US 3361866 A
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R. BABIGAN 3,361,866 ELECTRICAL CONDUCTOR CONTAINING AN IONIZABLE GAS Jan. 2, 1968 AND RADIOACTIVE MATERIAL To IONIZE THE GAS Filed April 9, 1965 l coNoucroR CONDUCTOR SUPPORT Du G mN Cl US DU Nw 0 C PERFORA TE CONDUCTOR 3,361,866 ELECTRICAL CONDUCTOR CONTAINING AN IONIZABLE GAS AND RADIOACTIVE MATE- RIAL TO IONIZE THE GAS Raymond Babigan, 4804 45th St. NW., Washington, D.C. 20016 Filed Apr. 9, 1965, Ser. No. 446,889 Claims. (Cl. 174-28) 'llhis invention relates to an electrical conductor and more particularly to an electrical conductor assembly for use in the long distance transmission of electricity.
The desirability of efficiently transmitting electrical energy over long distances has long been known. Among the main advantages are that electrical energy can be generated for example at a coal mine and distributed without the necessity of transporting the coal. Also since it is not uncommon for hydroelectric power sources to be located at great distances from large users of electrical energy, an eliicient method and structure for transmitting such energy over long distances would be of considerable economic value.
One of the limiting factors in long distance transmission of electricity is in t-he conductor structure. If, for example the cross-sectional area of the conductor could be increased, the long distance transmission eciency would be enhanced. However, it is not practical or economically feasible to increase the diameter, or in other words the cross-sectional area, of a solid metallic wire conductor for the reason that the greatly increased weight and increased cost of such a wire, as well as the increased cost of structure for its support would more than offset its advantages.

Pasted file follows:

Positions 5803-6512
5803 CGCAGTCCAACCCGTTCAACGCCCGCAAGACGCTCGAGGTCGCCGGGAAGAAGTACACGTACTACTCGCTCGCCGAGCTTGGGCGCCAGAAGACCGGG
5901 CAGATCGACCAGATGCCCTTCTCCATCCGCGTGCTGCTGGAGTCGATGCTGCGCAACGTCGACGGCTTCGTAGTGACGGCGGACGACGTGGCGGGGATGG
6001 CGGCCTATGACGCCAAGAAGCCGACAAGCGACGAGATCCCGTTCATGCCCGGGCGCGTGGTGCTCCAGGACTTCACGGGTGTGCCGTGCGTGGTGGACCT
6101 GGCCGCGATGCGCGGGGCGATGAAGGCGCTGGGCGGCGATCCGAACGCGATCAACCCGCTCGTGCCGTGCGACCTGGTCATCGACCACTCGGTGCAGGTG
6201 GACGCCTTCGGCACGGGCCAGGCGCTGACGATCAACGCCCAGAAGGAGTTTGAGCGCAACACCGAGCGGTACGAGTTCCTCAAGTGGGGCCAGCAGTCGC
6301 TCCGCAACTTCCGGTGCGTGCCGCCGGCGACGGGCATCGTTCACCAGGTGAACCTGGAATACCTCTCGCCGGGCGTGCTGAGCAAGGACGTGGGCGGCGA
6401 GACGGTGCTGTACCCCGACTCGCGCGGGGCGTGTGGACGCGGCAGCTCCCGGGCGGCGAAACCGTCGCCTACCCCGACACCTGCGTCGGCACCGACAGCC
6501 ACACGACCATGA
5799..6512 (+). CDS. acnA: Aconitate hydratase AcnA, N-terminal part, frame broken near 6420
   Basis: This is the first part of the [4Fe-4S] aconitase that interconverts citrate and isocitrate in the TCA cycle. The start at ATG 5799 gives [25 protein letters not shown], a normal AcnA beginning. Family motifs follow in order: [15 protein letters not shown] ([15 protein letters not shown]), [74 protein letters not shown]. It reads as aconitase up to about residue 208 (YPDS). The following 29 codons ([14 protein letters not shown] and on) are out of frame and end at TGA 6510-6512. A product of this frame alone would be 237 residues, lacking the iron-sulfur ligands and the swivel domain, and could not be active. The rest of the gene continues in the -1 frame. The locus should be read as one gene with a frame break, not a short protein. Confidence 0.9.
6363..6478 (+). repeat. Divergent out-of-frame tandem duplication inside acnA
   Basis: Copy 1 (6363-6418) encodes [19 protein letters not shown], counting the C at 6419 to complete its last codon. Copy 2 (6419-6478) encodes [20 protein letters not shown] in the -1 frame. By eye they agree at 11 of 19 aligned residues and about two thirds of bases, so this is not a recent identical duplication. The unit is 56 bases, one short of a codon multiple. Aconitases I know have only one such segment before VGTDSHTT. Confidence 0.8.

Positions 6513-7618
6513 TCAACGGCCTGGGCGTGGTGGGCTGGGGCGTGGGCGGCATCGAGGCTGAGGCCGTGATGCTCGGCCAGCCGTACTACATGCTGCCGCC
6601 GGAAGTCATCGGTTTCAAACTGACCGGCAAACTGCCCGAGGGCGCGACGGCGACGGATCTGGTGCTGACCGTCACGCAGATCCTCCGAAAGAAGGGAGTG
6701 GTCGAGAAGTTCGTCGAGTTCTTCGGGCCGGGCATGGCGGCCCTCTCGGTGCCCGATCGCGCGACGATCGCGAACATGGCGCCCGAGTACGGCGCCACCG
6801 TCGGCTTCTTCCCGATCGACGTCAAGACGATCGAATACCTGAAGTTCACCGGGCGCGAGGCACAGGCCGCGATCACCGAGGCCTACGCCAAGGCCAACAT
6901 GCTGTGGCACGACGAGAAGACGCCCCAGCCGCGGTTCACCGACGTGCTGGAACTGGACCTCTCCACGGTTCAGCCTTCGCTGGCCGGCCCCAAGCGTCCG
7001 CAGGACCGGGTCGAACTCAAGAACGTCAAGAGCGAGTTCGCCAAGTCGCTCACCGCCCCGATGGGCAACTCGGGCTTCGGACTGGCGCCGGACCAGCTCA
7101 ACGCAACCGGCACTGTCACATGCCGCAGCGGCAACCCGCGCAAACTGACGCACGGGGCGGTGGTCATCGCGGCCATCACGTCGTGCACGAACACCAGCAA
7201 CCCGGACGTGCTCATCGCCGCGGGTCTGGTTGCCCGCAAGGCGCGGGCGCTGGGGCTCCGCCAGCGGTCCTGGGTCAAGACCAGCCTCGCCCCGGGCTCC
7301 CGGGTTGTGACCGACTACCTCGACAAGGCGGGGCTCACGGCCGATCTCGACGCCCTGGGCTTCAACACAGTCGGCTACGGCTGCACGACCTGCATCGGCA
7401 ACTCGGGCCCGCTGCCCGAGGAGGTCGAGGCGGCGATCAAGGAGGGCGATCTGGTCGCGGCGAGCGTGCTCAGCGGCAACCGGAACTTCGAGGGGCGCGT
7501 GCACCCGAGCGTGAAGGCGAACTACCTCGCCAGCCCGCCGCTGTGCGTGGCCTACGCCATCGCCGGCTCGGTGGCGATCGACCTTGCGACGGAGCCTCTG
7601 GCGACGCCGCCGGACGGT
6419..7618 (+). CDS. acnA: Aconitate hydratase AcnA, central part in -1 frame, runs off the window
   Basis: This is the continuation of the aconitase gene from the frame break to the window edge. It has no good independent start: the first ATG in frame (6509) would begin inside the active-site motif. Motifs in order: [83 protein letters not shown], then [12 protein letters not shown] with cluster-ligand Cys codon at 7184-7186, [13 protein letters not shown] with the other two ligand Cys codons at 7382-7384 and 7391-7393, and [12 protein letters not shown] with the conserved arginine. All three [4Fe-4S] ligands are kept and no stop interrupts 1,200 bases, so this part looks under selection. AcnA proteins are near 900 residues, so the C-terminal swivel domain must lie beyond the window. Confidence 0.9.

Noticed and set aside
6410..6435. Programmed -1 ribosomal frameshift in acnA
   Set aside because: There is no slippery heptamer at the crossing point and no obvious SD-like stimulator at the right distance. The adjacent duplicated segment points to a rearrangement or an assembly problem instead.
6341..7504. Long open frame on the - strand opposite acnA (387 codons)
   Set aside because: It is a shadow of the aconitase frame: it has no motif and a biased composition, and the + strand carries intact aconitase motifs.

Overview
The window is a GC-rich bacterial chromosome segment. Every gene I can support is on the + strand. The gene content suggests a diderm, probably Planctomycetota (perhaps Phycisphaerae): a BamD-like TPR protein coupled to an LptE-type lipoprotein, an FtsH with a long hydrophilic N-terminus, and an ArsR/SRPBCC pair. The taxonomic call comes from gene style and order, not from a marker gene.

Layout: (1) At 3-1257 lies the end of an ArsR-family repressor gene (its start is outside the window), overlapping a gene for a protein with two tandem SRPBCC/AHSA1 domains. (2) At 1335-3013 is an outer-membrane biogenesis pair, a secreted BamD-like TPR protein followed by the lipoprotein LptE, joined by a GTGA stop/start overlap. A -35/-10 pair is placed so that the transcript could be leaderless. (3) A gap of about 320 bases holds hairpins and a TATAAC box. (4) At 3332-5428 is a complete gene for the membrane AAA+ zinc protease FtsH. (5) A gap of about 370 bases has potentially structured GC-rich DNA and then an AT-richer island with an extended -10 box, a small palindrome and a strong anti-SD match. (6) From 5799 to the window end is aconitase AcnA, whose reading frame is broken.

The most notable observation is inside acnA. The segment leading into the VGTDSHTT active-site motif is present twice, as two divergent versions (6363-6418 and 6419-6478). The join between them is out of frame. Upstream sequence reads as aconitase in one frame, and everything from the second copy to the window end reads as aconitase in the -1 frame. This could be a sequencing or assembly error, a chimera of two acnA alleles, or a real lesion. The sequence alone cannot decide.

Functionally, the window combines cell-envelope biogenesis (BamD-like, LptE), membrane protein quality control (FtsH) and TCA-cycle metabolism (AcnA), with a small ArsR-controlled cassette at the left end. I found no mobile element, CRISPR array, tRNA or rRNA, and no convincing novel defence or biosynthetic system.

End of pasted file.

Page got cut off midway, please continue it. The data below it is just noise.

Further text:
Attempts have been made heretofore to construct a large diameter, relatively low weight conductor, but such attempts have not met with success.
It is an object of my invention therefore to construct a large diameter, relatively low weight electricity conductor especially suitable for long distance transmission of electrical energy.
It is a further object of my invention to construct a composite electricity conductor in which both metal and ionized gas are utilized to conduct electricity.
It is a further object of my invention to utilize in association with a metallic conductor, a gaseous electricity conducting medium which is ionized by radioactive means.
A further object of my invention is to provide a commercial use for spent, waste radioactive fuel which is now discarded.
lA further object is to construct a suitable supporting structure for the conductor of my invention.
Other objects and further features of novelty and invention will be pointed out or will be evident to those skilled in the art from a reading of the following specilication in conjunction with the accompanying drawings, in which:
FIG. 1 is a perspective view of one embodiment of my invention,
FIG. 2 is a cross-section along the line 2--2 of FIG. 1,
FIGS. 3 to 5 are cross-sectional views similar to FIG. 2, each figure showing a further embodiment of my invention, and
FIG. 6 is a perspective view showing a novel supporting structure for the conductor of my invention.
In FIGS. 1 and 2 there is sho-Wn an electrical conductor as a metallic Wire or rod 1 which is encompassed by a metallic housing 3. Preferably the wire 1 and housing 3 may vbe of copper or aluminum although other metals may be utilized in accordance with design preferences. Housing 3 is supported from the wire 1 by rod or spider elements 5 which are made of electrically conductive United States Patent O |metal so that the housing and wire are in electrically conductive relationship.